This week is National Public Safety Telecommunications/911 Dispatchers Week. This week is a time that we thank the men and women who are the “first” responder’s in Emergency Services. They are the backbone of Law Enforcement. Officer go to work every day knowing they might be on duty by themselves with backup nearly twenty minutes away, but they know the 911 Dispatchers are always there ready to do anything they can to assist Officers. Linked to the emergency only by a phone line, it’s up to the 9-1-1 dispatcher to determine what’s going on, what needs to happen to respond to the emergency, and what personnel and equipment needs to be dispatched.
A screaming mother holding the limp body of her baby, a distraught elderly person trying to wake up their spouse, a child hiding in a closet while it’s parents fight in the next room, or a confused person who was just in an automobile accident and doesn’t know where they are – these are just a few of the types of calls that come into 9-1-1 centers around the United States every moment. It’s up to the 9-1-1 telecommunicator to calm the caller, enter precise information into a computer, and if in a “one horse center”, do the actual dispatching of equipment and people.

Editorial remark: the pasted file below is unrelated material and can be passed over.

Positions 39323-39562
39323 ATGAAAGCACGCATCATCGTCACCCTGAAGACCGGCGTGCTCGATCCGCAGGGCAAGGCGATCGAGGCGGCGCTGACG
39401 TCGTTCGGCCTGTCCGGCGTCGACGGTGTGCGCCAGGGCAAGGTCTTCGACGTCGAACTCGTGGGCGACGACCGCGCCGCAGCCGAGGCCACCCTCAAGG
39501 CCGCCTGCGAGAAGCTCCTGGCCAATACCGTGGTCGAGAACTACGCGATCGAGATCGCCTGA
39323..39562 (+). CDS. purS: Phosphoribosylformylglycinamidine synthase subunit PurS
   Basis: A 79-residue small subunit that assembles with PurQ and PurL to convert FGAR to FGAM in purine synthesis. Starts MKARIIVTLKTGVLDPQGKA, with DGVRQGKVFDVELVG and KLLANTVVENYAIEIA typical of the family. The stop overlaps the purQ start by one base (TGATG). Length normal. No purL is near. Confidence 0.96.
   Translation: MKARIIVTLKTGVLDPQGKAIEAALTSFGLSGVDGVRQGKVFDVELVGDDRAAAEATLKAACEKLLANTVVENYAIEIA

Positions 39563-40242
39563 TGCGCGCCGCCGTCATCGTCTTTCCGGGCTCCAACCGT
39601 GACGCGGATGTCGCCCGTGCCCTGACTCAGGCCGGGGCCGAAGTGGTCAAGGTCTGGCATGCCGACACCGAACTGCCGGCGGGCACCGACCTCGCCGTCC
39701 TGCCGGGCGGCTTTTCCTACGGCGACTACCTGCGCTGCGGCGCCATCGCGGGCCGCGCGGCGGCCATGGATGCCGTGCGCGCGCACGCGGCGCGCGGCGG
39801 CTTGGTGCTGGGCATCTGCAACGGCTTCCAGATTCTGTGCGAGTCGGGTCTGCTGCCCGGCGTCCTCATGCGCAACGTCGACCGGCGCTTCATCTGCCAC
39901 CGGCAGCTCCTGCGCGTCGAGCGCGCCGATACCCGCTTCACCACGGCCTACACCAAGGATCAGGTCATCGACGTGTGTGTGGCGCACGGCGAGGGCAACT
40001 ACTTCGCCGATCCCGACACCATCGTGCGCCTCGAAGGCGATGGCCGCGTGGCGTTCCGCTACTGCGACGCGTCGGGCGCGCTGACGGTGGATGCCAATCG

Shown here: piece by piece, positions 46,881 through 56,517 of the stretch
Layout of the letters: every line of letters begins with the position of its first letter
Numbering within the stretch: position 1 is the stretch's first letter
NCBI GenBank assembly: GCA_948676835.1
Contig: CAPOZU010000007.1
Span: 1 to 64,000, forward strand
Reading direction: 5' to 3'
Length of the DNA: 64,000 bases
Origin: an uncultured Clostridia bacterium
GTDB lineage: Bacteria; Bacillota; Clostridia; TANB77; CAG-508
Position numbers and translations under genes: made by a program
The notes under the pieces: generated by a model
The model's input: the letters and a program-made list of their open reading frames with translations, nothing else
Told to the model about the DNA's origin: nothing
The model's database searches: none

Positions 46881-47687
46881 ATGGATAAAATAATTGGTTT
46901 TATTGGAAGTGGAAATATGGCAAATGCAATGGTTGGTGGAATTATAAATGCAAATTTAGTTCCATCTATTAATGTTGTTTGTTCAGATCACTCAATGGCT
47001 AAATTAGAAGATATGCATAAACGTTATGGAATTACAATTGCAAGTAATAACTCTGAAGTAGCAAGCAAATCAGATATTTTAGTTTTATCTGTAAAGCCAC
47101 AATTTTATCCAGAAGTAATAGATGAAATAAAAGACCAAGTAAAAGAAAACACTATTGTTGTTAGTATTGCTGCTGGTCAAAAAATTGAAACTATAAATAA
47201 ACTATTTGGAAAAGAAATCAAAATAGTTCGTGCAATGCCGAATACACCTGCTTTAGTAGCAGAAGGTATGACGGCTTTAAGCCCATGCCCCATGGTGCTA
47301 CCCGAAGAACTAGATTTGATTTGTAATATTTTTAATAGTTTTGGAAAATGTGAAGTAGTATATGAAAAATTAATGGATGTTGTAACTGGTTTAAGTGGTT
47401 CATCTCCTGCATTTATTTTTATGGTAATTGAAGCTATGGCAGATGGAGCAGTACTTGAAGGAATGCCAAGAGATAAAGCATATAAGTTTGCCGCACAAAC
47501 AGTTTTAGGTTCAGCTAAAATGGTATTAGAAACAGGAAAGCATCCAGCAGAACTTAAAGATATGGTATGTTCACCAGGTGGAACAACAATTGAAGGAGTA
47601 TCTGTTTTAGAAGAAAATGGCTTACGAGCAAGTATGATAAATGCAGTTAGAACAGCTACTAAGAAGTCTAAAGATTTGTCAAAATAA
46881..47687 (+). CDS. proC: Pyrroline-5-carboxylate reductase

Most of the time, the Telecommunicator doesn’t see the end result of the call. They’ve moved on to the next 9-1-1 call, and then the next. It’s rare that they get to know the final outcome of the emergency, but the satisfaction of doing an important job to help the public is what drives them.
Many times, it can seem like the 9-1-1 telecommunicator is a forgotten link in the world of emergency services. Often located in a cramped room that used to serve some other purpose, and usually tucked away in basements of 50′s and 60′s era “fallout shelters”, ”dispatch”, or “radio”, can be a daunting place to work. Recognition often does not come easy, even when much of the prep work that allows field units to quickly resolve emergencies in the field is handled by Telecommunicators before “first responders” arrive on scene.
The hours are terrible, the pay mediocre, and the stress can be intense. The satisfaction of helping in times of need is a prime motivator of 9-1-1 Telecommunicators. Often, the next day they’re back at their dispatch console, taking calls and dispatching units to deal with today’s emergencies. They’ll be back again tomorrow, to start all over again.